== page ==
Okla. Jazz Hall has around $60K in unpaid bills

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TULSA, OKLA. (AP) - Tulsa is famous for its own musical sound, a potent blend of rock and blues made famous by JJ Cale, Leon Russell and Eric Clapton.

So, including Tulsa in a list of jazz hotbeds _ New Orleans, Memphis, Kansas City, Chicago _ seems arrhythmic.

That jazz reputation, or lack thereof, is one of many hurdles the 24-year-old Oklahoma Jazz Hall of Fame must clear in its struggle for survival, as the nonprofit is faced with paying down tens of thousands of dollars in debt after years of questionable budgeting practices and a souring economy.

After several reprieves from Tulsa County to get its finances order, the jazz hall has been given an ultimatum: Pay the roughly $60,000 in back assessments and utility bills it owes by the first week of October or face eviction.

“We’re done, we really are,” County Commissioner Karen Keith said in a recent interview. Keith is one of three commissioners who serve as trustees of the county’s industrial authority, which has oversight of the jazz hall. “It just is not working. There have been too many promises made and too many promises broken.”

Keith said she wants it to survive because of its importance to the city’s cultural history, but “not with its current list of players,” a stern rebuke of the top management, which recently went through a shakeup.

Jazz in Oklahoma evolved as African-Americans migrated from the South to the Midwest. Many of the pioneers of Kansas City swing had roots in Oklahoma City and Tulsa, and the legendary Count Basie cut his teeth in the state and returned its clubs to recruit new talent. North Tulsa’s Greenwood District, which historians call Black Wall Street because of its thriving shops, newspapers and nightclubs, was a hotbed for up-and-coming acts.

But instead of informing the public about these origins, the nonprofit has spent the past few years explaining why it’s in such dire financial shape.

County Commissioner John Smaligo suggested leaders have taken advantage of the goodwill of voters, who wanted funds to be set aside for the hall.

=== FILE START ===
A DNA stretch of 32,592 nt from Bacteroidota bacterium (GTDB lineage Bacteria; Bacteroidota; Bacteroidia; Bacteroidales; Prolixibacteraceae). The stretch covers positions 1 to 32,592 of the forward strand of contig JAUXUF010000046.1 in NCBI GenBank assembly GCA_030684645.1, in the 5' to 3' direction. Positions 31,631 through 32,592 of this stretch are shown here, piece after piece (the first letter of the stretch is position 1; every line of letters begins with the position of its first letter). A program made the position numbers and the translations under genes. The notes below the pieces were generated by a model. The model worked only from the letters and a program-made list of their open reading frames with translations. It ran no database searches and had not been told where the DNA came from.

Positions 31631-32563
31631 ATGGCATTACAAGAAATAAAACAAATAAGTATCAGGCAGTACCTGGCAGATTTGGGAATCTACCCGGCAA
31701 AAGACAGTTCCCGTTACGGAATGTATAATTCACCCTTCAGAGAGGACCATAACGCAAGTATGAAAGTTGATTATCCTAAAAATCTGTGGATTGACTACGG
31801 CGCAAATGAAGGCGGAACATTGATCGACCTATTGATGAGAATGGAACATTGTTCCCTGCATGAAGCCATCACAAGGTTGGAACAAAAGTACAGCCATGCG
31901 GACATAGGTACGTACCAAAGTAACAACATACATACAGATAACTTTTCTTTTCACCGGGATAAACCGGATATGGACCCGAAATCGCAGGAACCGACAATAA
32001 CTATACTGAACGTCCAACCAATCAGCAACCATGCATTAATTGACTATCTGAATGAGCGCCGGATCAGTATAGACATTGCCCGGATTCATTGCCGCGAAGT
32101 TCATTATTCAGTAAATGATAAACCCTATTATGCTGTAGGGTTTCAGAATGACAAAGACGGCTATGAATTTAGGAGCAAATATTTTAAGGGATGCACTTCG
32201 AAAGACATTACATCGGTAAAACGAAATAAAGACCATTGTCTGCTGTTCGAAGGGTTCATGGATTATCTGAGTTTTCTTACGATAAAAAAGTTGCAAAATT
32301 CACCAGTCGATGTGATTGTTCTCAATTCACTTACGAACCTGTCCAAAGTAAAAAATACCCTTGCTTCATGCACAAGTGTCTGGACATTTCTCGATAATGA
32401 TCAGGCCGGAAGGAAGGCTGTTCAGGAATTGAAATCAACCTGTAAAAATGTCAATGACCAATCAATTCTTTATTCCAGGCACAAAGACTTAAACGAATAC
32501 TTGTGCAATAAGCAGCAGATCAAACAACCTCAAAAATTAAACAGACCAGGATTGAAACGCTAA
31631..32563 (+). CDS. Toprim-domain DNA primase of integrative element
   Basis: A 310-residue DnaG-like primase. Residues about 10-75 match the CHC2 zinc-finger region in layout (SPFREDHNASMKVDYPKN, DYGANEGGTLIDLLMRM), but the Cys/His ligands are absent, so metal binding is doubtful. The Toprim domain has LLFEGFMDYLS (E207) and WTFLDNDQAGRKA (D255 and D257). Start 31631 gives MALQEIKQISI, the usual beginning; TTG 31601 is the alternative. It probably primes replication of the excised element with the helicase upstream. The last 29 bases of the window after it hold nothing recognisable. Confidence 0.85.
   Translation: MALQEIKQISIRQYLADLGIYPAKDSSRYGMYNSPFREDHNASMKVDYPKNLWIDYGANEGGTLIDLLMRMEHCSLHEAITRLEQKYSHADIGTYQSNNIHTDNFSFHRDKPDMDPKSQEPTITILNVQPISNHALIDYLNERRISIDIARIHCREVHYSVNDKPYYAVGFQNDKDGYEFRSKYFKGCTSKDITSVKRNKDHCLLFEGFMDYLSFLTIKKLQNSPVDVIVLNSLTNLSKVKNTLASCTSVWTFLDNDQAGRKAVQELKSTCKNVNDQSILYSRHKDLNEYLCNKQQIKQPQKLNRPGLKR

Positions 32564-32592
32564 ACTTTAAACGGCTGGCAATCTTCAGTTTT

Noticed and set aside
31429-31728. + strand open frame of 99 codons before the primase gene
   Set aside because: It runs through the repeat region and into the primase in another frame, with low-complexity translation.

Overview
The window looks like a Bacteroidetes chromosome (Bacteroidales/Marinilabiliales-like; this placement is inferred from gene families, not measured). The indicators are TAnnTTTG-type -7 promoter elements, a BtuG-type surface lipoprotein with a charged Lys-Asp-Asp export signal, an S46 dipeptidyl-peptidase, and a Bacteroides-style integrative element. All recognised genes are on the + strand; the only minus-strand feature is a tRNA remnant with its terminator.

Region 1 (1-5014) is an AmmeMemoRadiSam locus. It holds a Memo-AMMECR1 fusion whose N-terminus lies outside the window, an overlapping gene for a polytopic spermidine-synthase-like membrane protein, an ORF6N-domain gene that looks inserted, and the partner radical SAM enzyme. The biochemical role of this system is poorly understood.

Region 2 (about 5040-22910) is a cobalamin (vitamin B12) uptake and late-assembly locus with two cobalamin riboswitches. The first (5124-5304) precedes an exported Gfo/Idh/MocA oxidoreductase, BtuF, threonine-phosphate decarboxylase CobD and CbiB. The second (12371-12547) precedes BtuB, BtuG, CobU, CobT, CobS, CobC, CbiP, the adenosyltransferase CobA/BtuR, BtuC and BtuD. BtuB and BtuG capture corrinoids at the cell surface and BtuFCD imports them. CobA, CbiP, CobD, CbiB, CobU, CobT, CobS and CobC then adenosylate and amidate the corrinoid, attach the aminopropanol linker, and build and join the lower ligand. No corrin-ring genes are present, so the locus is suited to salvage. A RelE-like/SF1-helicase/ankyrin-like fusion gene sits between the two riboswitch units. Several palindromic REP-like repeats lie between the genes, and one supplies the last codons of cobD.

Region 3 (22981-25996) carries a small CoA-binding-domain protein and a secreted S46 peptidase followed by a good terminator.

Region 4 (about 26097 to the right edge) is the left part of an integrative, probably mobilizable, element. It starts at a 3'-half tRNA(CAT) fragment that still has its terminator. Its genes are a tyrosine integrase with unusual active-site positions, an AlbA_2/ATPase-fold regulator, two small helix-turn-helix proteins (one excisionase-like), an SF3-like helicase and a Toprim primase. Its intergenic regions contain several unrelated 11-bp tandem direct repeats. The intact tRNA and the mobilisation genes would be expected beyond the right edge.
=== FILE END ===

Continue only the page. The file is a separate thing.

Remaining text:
“The public made a conscious decision to make an investment in this entity by purchasing this facility,” he said. “The expectation of this private organization was to maintain the facility, and quite frankly, they’ve failed miserably at that.”

Local historian and author Jeff Kos, who took over as chairman of the Hall of Fame’s board last month, admits the facility _ located downtown in the cavernous Tulsa Union Depot _ has failed to maximize its outreach to citizens and patrons of the arts, whose contributions continue to dwindle in a still-recovering economy.

“We should be doing that whether there’s pressure from the county or not,” Kos said in a recent interview at the museum, which was devoid of visitors save for a class of schoolchildren sitting on the well-worn carpet. “We have a great story to tell.”

Part of the problem is letting people know that the museum, whose admission is free, exists and why Oklahoma needs one. Dozens of musicians have been inducted _ even if they don’t hail from Oklahoma _ greats such as Dizzy Gillespie and Ella Fitzgerald, as well as Okie-born guitarist Tommy Crook.

Kos estimates 150 people visit on a good week. Some find it accidentally, such a recent group of German tourists traveling on historic Route 66. Others are referred by local hotels. The hall is home to a couple-dozen exhibits featuring gold records, well-used instruments and musicians’ costumes. Rare black-and-white photographs of musicians and concert posters line the walls.

While there’s no cost to enter the museum, its Sunday concerts cost around $15, less for students and seniors. The museum also rents out its performance hall for special events and gets a modest cut of beer and wine sales. It also tries to make ends meet by leasing space to the Tulsa Symphony and a charter school.

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